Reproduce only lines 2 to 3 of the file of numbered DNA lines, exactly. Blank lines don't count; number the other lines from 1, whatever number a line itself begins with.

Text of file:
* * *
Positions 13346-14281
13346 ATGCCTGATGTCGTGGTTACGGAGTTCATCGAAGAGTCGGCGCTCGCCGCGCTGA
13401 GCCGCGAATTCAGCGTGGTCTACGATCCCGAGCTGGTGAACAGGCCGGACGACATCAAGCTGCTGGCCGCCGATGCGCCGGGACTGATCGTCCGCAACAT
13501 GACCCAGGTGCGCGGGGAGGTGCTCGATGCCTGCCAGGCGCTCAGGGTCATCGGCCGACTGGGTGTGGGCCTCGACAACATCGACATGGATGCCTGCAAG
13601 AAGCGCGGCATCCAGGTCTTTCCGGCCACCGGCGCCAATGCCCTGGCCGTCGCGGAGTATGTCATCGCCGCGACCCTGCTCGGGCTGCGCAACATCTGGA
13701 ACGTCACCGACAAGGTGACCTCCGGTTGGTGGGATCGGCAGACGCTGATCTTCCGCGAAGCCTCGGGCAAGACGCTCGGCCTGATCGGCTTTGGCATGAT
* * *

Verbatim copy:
13346 ATGCCTGATGTCGTGGTTACGGAGTTCATCGAAGAGTCGGCGCTCGCCGCGCTGA
13401 GCCGCGAATTCAGCGTGGTCTACGATCCCGAGCTGGTGAACAGGCCGGACGACATCAAGCTGCTGGCCGCCGATGCGCCGGGACTGATCGTCCGCAACAT